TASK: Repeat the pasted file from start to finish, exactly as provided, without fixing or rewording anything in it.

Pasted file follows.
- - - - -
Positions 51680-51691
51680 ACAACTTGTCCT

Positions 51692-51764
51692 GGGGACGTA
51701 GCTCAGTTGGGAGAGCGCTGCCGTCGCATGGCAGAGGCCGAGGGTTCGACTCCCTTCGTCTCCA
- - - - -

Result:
Positions 51680-51691
51680 ACAACTTGTCCT

Positions 51692-51764
51692 GGGGACGTA
51701 GCTCAGTTGGGAGAGCGCTGCCGTCGCATGGCAGAGGCCGAGGGTTCGACTCCCTTCGTCTCCA